‘It doesn’t get much better than Glasgow’: A Q&A with students Ellie and Gioia
A little while ago, before the world was hit by coronavirus, we ventured out to some of Glasgow’s iconic places. We explored the Botanic Gardens, Ashton Lane, and the Hillhead Bookclub - all for you, dear readers!
After several hours of chatting and writing, we collaborated to make this comprehensive city guide to help you decide whether life in Scotland’s second city is for you.
E: What are your favourite places to eat in Glasgow?
G: Well, we have just eaten at the Hillhead Bookclub. It’s an amazing building and it’s got such an unusual aesthetic. The mood is great, the music is awesome and the food is fairly cheap.
E: Yeah, like we got the Bookclub bagel and chips on the side and it just cost us £7 each, which isn’t that bad at all! It’s quite close to Ashton Lane as well, which is where Hanoi bike shop is. They do Vietnamese street food and have all these cool bikes hanging from the ceiling. It’s quite famous around here, probably because of its unique and interesting menu.
G: That’s cool, I’ll have to give it a try someday! Paesano is also quite a big thing around Glasgow. It’s a pizza place and, speaking as an Italian, their pizza is the closest pizza I’ve tasted to Naples’ since I’ve come to the UK. It makes me super happy that there’s a little corner of my country in Glasgow. Plus, a big pizza is only around £6 so it’s quite perfect for students.
E: What’s your your top place to visit in Glasgow?
G: Ashton Lane!
E: It is apparently where JK Rowling got the inspiration for Diagon Alley!
G: Really? That’s so cool! It has all these little restaurants and a cinema too. The cinema feels like quite a classy place to go to and it would be a nice place for a date or to hang out - it’s so comfy and it isn’t as expensive as you might think either.
E: I love all the funky little rickety buildings on the really narrow cobbled streets, and the strings of fairy lights that cover the entire street which come on when it’s dark.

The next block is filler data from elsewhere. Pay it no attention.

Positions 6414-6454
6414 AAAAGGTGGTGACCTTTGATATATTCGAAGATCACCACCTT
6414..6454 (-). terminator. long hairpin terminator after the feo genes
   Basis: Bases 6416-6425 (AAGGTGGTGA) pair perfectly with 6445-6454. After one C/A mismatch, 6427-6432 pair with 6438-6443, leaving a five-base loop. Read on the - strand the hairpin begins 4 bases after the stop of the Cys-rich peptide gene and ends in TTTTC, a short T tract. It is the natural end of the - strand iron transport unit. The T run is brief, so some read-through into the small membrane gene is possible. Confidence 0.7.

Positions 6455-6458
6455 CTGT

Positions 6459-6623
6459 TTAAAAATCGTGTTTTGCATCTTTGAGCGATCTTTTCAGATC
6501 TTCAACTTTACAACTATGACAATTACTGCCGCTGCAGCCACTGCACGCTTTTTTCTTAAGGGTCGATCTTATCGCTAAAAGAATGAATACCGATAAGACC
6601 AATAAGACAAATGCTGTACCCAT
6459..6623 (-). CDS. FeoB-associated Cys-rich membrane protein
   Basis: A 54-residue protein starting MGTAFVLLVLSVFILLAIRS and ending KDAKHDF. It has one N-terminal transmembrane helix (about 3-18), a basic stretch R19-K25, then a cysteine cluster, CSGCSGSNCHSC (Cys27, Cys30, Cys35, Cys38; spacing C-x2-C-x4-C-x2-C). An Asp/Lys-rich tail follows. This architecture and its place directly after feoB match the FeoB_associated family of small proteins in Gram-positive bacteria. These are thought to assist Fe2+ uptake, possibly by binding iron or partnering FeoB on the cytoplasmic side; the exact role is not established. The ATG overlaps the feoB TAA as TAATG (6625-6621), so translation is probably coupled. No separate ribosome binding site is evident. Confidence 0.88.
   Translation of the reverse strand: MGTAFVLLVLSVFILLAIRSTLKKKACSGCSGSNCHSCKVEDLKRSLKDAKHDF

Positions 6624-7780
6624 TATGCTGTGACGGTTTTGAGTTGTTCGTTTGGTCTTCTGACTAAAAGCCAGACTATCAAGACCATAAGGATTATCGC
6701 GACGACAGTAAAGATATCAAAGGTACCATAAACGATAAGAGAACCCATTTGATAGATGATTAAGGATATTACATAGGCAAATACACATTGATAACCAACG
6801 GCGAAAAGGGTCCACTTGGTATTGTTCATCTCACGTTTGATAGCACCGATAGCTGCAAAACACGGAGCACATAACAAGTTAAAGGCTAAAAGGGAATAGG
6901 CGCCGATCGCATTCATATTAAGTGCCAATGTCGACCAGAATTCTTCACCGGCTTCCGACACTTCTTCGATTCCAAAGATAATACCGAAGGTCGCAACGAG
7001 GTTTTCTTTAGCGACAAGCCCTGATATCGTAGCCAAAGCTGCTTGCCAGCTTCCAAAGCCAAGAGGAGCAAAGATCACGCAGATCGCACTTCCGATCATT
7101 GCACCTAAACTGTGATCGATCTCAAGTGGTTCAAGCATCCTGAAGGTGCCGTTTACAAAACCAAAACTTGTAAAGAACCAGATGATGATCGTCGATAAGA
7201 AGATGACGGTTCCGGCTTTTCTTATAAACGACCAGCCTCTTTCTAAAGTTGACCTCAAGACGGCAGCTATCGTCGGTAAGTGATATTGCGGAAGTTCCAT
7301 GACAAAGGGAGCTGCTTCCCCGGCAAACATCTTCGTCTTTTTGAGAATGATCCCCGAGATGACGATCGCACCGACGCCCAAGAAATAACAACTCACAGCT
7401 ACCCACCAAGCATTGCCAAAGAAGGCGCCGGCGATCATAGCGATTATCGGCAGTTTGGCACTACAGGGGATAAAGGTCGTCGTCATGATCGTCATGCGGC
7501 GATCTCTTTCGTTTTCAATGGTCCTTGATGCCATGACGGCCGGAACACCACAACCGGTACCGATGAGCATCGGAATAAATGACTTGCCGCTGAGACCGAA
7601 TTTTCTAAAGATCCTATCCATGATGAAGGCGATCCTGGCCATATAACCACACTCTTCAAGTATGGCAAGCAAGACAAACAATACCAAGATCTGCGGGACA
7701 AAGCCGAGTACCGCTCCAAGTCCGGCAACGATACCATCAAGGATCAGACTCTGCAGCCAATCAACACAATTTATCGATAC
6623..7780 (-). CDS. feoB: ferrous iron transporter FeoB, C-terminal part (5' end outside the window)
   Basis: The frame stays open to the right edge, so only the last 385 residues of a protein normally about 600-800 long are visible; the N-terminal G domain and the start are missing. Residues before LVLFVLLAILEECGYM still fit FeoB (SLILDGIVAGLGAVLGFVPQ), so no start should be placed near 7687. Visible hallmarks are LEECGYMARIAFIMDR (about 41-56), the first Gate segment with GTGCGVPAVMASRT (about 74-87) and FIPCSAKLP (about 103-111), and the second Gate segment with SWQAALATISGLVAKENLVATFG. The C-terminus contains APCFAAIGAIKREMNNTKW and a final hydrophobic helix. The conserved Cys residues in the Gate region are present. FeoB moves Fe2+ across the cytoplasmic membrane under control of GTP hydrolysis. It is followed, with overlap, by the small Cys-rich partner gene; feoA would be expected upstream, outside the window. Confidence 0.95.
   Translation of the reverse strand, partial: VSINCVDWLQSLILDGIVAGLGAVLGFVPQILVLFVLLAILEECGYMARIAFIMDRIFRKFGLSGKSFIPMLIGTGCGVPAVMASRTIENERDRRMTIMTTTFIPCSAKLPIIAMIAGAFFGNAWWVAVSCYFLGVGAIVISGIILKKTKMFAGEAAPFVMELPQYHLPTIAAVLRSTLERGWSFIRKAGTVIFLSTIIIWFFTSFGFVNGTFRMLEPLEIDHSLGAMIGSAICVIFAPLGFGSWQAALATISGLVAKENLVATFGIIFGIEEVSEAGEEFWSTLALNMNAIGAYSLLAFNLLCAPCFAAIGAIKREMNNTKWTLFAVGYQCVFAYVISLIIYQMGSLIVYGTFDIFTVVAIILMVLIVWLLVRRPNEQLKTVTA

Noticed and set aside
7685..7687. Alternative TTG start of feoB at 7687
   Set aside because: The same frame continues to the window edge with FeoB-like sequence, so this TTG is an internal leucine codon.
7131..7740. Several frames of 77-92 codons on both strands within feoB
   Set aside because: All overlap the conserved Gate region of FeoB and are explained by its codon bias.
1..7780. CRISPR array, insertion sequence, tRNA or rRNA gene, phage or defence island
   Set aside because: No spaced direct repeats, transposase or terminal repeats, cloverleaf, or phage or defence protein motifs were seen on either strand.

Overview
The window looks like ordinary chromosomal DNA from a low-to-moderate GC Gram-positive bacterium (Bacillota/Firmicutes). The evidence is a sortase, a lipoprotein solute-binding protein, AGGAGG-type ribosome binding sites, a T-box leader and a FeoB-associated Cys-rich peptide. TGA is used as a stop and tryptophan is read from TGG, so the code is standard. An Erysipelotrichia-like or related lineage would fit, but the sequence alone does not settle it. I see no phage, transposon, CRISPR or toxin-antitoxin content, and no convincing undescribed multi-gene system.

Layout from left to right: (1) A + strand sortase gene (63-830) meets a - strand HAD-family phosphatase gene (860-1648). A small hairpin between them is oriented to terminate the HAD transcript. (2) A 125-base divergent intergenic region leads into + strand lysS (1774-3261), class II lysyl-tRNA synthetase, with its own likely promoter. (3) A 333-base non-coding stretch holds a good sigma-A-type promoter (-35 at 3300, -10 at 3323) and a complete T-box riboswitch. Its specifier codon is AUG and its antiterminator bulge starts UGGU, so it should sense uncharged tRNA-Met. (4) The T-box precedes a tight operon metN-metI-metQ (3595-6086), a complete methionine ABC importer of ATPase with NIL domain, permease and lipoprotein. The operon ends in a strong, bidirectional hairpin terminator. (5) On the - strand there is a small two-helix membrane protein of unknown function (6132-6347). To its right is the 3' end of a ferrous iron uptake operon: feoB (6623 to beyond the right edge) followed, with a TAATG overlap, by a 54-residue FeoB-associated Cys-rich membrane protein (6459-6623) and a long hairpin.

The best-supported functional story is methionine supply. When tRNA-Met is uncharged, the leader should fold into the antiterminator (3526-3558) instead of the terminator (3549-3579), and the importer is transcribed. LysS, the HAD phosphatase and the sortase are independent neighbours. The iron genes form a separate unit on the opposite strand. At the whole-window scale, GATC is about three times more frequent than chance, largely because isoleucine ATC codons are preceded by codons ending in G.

G: What is the performance arts scene like in Glasgow?
E: There are so many theatres in Glasgow! There’s Tramway, the CCA, the Tron, the Kings Theatre, the National Theatre of Scotland, the Royal Conservatoire. Even the little venues like the Old Hairdressers, the Space, Cottiers and Websters - it’s never ending. I mean you could go and see a show every night of the week and not spend over £20!
G: Oh, and A Play, A Pie, and A Pint!
E: Yeah, at Oran Mor where you get a play… a pie… and a pint for about £10!
G: And the plays are actually quite good. It’s usually something you might not go along to but everyone always enjoys it in the end.
G: What about Glasgow’s museums?
E: Okay, down by the river there’s the Science Center, which is the coolest place. I think it’s sort of aimed at children, but it doesn’t really matter when you’re there. It’s so bright and colourful and fun. You can spend a whole day in there just playing with stuff, without being looked at funny. There is also a mind-blowing planetarium. Alternatively, there’s free entry into the Riverside museum and Kelvingrove Gallery which has got some really funky stuff in it. Floaty heads, they’re fun! I really like them!
G: They always have lots of new stuff there. It’s not like one of those dusty, old museums that have all the same stuff in all the time.